Paula Deen settlement: Did money exchange hands?

Paula Deen’s legal woes disappeared Friday. Unclear, however, is whether the millionaire celebrity chef paid to make it all go away.

Chapman University law professor Lawrence Rosenthal said that the attorneys in the case employed a common, and nonetheless shrewd, legal tactic when they agreed Friday to drop the case “without any award of costs or fees to any party,” according to a court document.

That language suggests that no money exchanged hands. However, a closer look could suggest otherwise, with the key phrase being “without any awards” -- meaning no court oversight or awarding of damages to either side.

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Breaking it down into layman’s terms, Rosenthal said that if a judge were overseeing an agreement, there would be paperwork documenting the terms. But in this case, the agreement was reached between the two sides. As a result, the structure of the agreement means that “nobody [outside the involved parties] has any right of access to it." 

Rosenthal added: “If you want to make absolutely certain no one could ever see it, you do it this way. So, for all we know, [Deen] could have paid a jillion dollars. Or, nothing.”

Also surprising, Rosenthal said, was the statement released by Jackson and the tone it struck, praising Deen and seemingly trying to exonerate Deen from the charges made against her. Jackson’s statement said in part that Deen “is a woman of compassion and kindness and will never tolerate discrimination or racism of any kind toward anyone.”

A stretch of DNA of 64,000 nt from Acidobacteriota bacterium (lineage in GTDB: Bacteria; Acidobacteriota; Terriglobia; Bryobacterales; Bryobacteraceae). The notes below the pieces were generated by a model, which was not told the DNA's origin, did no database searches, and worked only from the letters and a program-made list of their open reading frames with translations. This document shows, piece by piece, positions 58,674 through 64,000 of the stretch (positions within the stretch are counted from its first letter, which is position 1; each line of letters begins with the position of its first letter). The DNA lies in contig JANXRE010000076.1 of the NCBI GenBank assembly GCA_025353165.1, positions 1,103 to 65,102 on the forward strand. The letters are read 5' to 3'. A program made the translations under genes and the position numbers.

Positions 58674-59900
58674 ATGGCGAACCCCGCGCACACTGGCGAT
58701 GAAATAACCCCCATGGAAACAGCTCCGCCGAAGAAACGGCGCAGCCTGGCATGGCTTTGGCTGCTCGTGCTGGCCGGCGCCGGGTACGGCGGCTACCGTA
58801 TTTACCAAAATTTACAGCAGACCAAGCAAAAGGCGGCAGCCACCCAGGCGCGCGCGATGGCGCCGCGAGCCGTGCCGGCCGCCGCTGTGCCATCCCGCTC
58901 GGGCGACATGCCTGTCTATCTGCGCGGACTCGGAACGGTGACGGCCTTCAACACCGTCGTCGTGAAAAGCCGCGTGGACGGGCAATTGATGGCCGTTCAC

Rosenthal called it a curious statement. “It’s impossible to know whether that statement was sincere, or something that was purchased through the settlement agreement. But this much is clear, it’s a very unusual statement to see.”


The lawsuit was filed by Lisa Jackson, a white woman and former employee at Uncle Bubba’s Seafood and Oyster House in Savannah, a restaurant co-owned by Deen and her brother, and run by her brother. Jackson claimed racial discrimination and sexual harassment in the lawsuit, saying racial slurs and sexual innuendo were commonplace in that workplace.

The judge in the case recently dealt Jackson a setback, saying she had no standing as a victim of racial discrimination, but allowed the sexual harassment portion of the claim to move forward.

The allegations against Deen unraveled her multimillion-dollar food empire and caused several businesses -- including retail giant Wal-Mart and Food Network -- to cut ties. Making matters worse, the legal proceedings led Deen to admit using the N-word decades earlier. Although Deen tried to explain it away by saying she used it in a moment of fear and frustration, and that she had never uttered it in the years since, the damage was done.

Adding to the legal machinations in the case: Deen’s attorneys were seeking sanctions against Jackson’s attorney, arguing that he had used the media to gain the upper hand in the case. It was enough that a judge could have removed the attorney from the case, or award damages to Deen. That had the potential to shift the balance of power away from the plaintiff, Rosenthal said.

As part of the court documents filed in the case today, Deen’s team is no longer pursuing those sanctions.


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White woman in Deen case cannot claim racial discrimination

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